Now is the perfect time to hit the great outdoors and try a new, adventurous fitness pursuit says Claire Chamberlain
With its warmer weather and longer days, summer is the perfect time to go on an adventure. While it would be wonderful to set off for weeks on end with a backpack and a map, the reality is many of us are simply not afforded that luxury. But if time, work commitments and (let’s face it) finances are not on your side, that doesn’t exclude you from living on the wild side for the next few months.
Here are six UK-based mini-adventures to try this summer, to help you get outside, challenge your fitness and embrace your adventurous spirit. They are perfect to slot into your weekends, and there are budget and family-friendly options too, so you can take your tribe along for the ride, plus some ideas of where to give them a go (but don’t be limited by our suggestions – a quick Google search will help you find places local to you). Adventure awaits!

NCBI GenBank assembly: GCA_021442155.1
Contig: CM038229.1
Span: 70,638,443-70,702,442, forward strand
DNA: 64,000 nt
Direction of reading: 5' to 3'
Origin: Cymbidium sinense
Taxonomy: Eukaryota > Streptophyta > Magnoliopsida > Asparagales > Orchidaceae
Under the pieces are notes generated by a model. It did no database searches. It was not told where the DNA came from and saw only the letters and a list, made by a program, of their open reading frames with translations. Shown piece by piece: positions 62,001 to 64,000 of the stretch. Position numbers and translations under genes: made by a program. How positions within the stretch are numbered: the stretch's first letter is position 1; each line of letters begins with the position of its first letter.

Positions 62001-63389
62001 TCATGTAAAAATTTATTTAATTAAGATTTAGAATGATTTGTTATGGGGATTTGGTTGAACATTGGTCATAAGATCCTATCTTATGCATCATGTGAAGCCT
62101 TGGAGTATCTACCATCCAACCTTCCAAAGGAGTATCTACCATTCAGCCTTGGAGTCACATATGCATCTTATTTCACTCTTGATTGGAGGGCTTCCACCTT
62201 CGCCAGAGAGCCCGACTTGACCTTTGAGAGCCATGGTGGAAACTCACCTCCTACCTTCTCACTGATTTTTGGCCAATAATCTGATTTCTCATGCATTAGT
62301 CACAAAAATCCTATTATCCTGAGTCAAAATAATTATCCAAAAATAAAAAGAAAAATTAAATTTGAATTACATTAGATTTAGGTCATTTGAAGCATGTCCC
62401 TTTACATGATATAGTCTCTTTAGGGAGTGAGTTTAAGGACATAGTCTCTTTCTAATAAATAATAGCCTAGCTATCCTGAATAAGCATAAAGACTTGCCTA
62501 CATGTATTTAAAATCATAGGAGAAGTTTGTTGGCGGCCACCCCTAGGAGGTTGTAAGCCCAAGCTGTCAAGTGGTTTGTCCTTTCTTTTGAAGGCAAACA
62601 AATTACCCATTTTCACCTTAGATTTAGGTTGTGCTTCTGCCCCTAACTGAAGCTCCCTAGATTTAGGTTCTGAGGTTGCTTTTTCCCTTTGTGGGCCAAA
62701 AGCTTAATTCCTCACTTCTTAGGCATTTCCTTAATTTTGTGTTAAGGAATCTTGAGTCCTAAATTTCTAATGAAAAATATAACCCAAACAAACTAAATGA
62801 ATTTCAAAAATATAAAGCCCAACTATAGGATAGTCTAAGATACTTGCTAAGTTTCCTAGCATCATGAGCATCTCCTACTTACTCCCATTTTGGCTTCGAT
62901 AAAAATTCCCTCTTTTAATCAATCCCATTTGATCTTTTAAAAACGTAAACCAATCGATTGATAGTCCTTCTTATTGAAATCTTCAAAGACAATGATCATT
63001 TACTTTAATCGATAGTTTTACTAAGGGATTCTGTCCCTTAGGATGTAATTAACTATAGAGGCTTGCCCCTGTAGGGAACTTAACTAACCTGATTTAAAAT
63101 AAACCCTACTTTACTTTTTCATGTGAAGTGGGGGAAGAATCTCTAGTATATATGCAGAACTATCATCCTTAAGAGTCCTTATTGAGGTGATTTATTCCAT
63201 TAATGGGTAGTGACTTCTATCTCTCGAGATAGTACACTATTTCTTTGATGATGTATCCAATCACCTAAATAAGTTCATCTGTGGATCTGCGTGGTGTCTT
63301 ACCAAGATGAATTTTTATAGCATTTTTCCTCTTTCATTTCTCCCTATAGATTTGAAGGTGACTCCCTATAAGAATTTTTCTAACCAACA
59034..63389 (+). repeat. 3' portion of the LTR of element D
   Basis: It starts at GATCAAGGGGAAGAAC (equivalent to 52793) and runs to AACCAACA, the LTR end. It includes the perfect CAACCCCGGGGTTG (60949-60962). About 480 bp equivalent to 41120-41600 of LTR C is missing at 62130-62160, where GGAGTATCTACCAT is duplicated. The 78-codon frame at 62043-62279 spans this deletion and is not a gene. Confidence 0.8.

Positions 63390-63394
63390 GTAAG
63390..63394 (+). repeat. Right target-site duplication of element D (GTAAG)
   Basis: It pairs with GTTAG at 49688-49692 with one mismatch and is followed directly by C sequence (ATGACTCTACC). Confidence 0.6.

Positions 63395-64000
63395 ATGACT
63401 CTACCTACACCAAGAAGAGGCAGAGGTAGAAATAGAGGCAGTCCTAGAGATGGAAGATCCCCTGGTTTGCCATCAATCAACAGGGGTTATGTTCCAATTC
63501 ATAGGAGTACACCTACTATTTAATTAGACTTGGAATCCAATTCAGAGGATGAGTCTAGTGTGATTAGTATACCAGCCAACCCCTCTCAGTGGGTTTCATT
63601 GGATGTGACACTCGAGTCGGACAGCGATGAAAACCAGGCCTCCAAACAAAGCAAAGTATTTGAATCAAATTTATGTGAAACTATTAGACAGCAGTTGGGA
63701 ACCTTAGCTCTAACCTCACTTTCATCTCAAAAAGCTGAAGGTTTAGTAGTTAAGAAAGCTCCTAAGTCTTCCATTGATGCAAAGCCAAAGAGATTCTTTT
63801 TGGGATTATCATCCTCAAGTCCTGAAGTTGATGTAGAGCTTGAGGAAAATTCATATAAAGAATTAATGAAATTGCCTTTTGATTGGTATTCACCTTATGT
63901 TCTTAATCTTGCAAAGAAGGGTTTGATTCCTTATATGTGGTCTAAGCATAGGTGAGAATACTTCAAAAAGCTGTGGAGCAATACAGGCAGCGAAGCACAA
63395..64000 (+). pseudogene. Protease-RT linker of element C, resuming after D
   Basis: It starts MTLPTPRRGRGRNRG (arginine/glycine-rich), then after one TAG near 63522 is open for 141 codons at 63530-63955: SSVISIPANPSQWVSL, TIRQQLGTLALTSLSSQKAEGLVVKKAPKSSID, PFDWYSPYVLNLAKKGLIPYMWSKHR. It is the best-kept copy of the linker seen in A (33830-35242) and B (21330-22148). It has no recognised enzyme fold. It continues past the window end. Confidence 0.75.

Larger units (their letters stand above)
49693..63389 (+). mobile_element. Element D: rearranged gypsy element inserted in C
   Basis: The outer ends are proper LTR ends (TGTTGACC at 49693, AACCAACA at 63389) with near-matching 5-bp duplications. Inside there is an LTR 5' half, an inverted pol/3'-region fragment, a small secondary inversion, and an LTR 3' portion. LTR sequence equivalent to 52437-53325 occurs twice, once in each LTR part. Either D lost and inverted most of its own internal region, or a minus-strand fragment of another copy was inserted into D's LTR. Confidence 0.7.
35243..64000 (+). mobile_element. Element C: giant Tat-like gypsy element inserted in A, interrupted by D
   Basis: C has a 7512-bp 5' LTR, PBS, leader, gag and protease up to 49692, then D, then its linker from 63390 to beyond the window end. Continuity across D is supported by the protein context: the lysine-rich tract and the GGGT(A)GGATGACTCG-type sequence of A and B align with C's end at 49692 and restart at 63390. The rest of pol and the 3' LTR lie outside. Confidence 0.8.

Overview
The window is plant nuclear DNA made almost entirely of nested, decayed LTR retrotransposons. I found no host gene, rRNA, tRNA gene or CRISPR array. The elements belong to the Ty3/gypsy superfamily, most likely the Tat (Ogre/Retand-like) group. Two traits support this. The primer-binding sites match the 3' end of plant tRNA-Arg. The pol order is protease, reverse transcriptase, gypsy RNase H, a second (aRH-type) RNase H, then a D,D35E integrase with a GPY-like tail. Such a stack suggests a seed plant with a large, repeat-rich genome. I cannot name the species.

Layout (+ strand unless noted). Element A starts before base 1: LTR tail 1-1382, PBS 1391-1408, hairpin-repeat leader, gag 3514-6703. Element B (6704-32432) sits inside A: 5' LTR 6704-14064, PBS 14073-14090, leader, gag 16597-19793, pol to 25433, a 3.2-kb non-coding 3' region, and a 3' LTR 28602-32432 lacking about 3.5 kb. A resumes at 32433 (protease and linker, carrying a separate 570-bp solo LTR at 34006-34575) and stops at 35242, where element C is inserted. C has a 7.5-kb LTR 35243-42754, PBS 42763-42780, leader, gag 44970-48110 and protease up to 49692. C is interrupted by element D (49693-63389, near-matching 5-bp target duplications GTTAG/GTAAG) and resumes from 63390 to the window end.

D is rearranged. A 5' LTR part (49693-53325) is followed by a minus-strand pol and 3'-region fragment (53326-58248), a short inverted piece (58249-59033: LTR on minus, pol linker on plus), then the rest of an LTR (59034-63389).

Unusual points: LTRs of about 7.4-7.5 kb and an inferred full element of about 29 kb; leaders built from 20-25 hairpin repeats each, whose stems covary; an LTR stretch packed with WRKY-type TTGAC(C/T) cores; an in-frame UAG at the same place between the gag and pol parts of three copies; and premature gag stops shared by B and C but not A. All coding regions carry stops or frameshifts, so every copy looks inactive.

1 Hiking and trail running
Heading into the hills for a day of hiking or trail running is one of the most budget-friendly ways to experience the exhilaration of outdoor adventure. The mountainous terrain not only challenges your fitness more than walking on the flat (one 2013 study, published in the Journal of Experimental Biology, found that walking on uneven terrain increases your metabolism by 28 per cent compared with walking on level ground), but it’s also wonderful for your mental health, due to a combination of sublime views, fresh air, open space and sense of accomplishment. Plenty of walking groups offer the chance to join guided hikes across the UK – check out The Ramblers’ Association (ramblers.org.uk) for more information. Sturdy hiking boots or trail shoes are a must, and it’s vital to wear layers of clothing and bring waterproofs – the weather in mountainous regions is notoriously unpredictable.
Try it: With 282 peaks to choose from, why not ‘bag’ a Munro (a Scottish mountain over 3,000ft)? The Visit Scotland website (visitscotland.com) lists great Munros for beginners, alongside kit, safety and weather information.
2 Horse riding